CASE NO. 3241

Heard in Montreal, Thursday, 10 January 2002







Application of maintenance of earnings penalty for M.D. McGunigal of Humboldt, Saskatchewan.


M.D. McGunigal became entitled to maintenance of earnings under the October 23, 1997 memorandum of agreement regarding the sale of subdivisions in and around Prince Albert, Saskatchewan.

Mr. McGunigal, now working in Humboldt, Saskatchewan, was assigned to a conductor's position on the North Pool in Humboldt.

The pool was not required to work on November 13, 1999. the Crew Management Centre (CMC) attempted to contact Mr. McGunigal to work outside his north pool assignment as a locomotive engineer on train 453, a West Pool assignment. Mr. McGunigal, whose assignment was not required that day, was not at home and CMC never contacted him.

Mr. McGunigal was penalized $737.30 as a result.

The Union contends that Mr. McGunigal protected the conditions of his assignment and is entitled to his full maintenance of earnings. The union further contends that as no contact was made with Mr. McGunigal, the collective agreement prohibits the Company from penalizing him.

The Company disagrees.


There appeared on behalf of the Company:

D. VanCauwenburgh
R. Reny
D. Erickson

- Human Resources Associate. Winnipeg
- Human Resources Associate. Vancouver
- Assistant Manger, CMC, Edmonton

And on behalf of the Council:

R. Hackl
B. J. Henry
B. R. Boechler

- Vice-General Chairperson, Edmonton
- General Chairperson, Edmonton
- Vice-General Chairperson, Edmonton



The facts of the instant case are relatively straightforward. Exceptionally, on November 13, 1999 the Company required a locomotive engineer to protect service on train 453. Although the day in question was not a normal day of assignment for Conductor McGunigal, who is qualified as a locomotive engineer, it does not appear disputed that he was liable to be called in accordance with the provisions of article 137.16 of the collective agreement. It provides, in part, as follows:

137.16 Engine service employees will submit a 746 at the time they become qualified for promotion to locomotive engineer and at each change of timetable. Engine service employees who do not desire to accept calls for work as a locomotive engineer on a tour of duty basis will so notify their supervisor in writing at the time they become qualified for promotion to locomotive engineer, at each change of timetable. Engine service employees who do not advise their supervisor in accordance with the previous sentence will, when available for service, be called as required in seniority order to protect work as locomotive engineers. If there are no such engine service employees available when service as a locomotive engineer is required, the junior available engine service employee's (sic) who have advised their supervisor in accordance with the first sentence of this paragraph will be called and must accept such service. In the event that engine service employees fail to respond to a call on a tour of duty basis, they will not be considered as available for service in any capacity until such time as the employee accepting the call has returned and is released form duty at that terminal. The foregoing penalty provision will not apply when there are no other qualified employees available to protect a position on which the engine service employee can be used, nor will it apply when another employee accepts the call under the provisions of this article.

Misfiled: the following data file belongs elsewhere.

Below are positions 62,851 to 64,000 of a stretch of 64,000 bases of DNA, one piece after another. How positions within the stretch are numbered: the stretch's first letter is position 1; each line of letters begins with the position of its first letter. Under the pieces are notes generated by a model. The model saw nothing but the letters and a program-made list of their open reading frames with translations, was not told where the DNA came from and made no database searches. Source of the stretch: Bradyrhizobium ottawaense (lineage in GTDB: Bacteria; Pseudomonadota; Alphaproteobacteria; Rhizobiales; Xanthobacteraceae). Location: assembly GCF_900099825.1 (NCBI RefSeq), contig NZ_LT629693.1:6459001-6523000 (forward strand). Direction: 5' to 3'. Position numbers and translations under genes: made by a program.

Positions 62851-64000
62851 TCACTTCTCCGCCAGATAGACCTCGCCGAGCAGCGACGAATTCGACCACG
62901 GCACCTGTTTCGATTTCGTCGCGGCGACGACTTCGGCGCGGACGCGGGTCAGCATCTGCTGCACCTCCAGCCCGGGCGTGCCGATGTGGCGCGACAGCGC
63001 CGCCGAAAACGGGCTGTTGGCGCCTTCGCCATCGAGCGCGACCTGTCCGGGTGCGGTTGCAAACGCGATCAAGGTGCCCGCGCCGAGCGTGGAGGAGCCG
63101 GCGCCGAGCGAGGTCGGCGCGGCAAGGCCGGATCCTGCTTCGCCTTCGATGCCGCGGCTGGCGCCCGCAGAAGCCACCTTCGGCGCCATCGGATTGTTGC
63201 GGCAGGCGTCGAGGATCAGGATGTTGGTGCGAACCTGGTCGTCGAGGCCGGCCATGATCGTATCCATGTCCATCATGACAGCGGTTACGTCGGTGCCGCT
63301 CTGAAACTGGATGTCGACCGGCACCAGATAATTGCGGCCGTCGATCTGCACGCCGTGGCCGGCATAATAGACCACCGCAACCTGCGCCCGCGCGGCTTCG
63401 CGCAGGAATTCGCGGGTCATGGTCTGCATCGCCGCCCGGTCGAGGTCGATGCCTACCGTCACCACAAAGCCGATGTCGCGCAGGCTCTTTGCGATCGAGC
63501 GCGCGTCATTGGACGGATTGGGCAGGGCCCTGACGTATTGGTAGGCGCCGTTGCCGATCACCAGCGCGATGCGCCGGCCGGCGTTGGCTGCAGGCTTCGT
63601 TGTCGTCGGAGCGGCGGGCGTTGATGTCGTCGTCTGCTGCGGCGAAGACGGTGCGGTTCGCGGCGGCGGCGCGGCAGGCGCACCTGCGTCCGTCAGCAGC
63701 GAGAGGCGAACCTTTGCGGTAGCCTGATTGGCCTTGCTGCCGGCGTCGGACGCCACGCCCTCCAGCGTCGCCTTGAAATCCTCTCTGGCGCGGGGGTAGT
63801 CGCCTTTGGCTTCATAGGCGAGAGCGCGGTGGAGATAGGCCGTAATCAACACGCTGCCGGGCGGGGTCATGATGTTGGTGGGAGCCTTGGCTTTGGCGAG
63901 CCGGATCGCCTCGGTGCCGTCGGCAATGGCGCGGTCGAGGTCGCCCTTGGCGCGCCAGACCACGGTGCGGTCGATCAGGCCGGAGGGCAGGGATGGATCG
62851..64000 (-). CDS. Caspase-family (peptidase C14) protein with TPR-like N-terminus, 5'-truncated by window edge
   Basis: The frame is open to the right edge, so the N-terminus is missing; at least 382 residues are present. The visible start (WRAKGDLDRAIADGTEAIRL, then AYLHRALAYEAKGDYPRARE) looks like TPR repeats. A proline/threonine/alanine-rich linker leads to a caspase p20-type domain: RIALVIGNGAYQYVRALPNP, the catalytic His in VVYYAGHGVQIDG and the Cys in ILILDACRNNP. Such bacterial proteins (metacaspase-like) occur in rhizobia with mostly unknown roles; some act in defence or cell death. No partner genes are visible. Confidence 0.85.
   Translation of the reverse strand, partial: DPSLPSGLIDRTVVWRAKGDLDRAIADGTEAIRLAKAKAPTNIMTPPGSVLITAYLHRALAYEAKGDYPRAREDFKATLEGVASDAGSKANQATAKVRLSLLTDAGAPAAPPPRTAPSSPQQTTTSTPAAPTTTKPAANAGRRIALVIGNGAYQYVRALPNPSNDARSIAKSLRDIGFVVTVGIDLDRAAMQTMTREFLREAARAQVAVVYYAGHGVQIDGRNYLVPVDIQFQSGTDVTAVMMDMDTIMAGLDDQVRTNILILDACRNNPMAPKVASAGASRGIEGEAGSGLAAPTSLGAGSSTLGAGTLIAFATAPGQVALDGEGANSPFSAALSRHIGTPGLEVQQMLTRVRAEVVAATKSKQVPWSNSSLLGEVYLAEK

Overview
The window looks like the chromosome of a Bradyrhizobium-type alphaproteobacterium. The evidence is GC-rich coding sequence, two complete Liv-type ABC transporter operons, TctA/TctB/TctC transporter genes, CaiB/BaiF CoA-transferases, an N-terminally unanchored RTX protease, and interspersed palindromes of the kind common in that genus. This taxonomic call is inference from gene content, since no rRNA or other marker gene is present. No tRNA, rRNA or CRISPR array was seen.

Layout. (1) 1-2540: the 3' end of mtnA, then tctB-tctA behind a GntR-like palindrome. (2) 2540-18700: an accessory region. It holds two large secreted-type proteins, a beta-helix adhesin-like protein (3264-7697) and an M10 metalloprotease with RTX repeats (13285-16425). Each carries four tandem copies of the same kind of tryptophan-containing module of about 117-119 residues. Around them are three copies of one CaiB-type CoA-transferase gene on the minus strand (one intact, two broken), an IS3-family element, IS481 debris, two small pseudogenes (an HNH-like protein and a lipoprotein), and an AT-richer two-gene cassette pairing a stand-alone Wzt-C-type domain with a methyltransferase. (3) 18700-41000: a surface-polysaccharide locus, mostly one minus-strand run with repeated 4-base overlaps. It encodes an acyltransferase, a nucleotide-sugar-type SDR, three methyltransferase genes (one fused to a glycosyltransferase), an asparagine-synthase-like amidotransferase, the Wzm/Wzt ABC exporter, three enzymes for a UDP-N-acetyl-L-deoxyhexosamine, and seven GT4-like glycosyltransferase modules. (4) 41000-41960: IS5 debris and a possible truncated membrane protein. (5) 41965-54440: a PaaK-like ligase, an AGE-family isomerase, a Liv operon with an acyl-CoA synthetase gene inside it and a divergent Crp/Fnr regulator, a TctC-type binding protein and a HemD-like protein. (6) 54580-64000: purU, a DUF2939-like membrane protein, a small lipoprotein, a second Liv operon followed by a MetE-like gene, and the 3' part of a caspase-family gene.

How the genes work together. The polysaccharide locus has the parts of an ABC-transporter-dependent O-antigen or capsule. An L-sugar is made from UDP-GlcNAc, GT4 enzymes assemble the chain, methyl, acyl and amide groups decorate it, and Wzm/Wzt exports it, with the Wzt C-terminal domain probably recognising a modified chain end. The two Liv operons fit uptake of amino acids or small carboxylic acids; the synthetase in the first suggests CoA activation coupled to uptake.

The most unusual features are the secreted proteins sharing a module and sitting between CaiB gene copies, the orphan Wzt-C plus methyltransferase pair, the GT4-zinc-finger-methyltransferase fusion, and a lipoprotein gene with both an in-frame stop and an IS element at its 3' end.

(emphasis added)

It is common ground that the grievor did advise the Company that he did not wish to accept calls for work as a locomotive engineer. He nevertheless remained liable to be forced to do so, in keeping with the emphasized portion of the above article as the junior available engine service employee in the absence of any other employees.

In fact, when the Company called the grievor he was not at home, and was subsequently viewed as not available for the service in question. On that basis, in the pay period of October 29 to November 25, 1999 the Company reduced his maintenance of earnings by $737.20. The Company takes the position that the grievor failed to conform to the requirements of the maintenance of earnings provisions of clause 8(ii) of the October 23, 1997 memorandum relating to the sale of the terminal at Prince Albert, and surrounding lines. A condition for retaining maintenance of earnings under that clause reads, in part, as follows:

(ii) they are available for service during the entire four-week period. If not available for service during the entire four-week period, their incumbency for that period will be reduced by the amount of the earnings they would otherwise have earned ...

In the result, it does not appear disputed that the grievor was not under rest when called for train 4543, albeit it was on a different pool than his own. The Arbitrator is satisfied that he was liable to be called. Moreover, on the basis of CROA 853 , a award between the same parties, failure to be available when called does justify a reduction in an individual's incumbency payment. That is entirely consistent with the bargain which underlies maintenance of earnings provisions, which is that the individual who has the benefit of that extraordinary wage protection must at all times maximize their earning potential. The grievor plainly failed to do so.

For the foregoing reasons the grievance must be dismissed.

January 16, 2002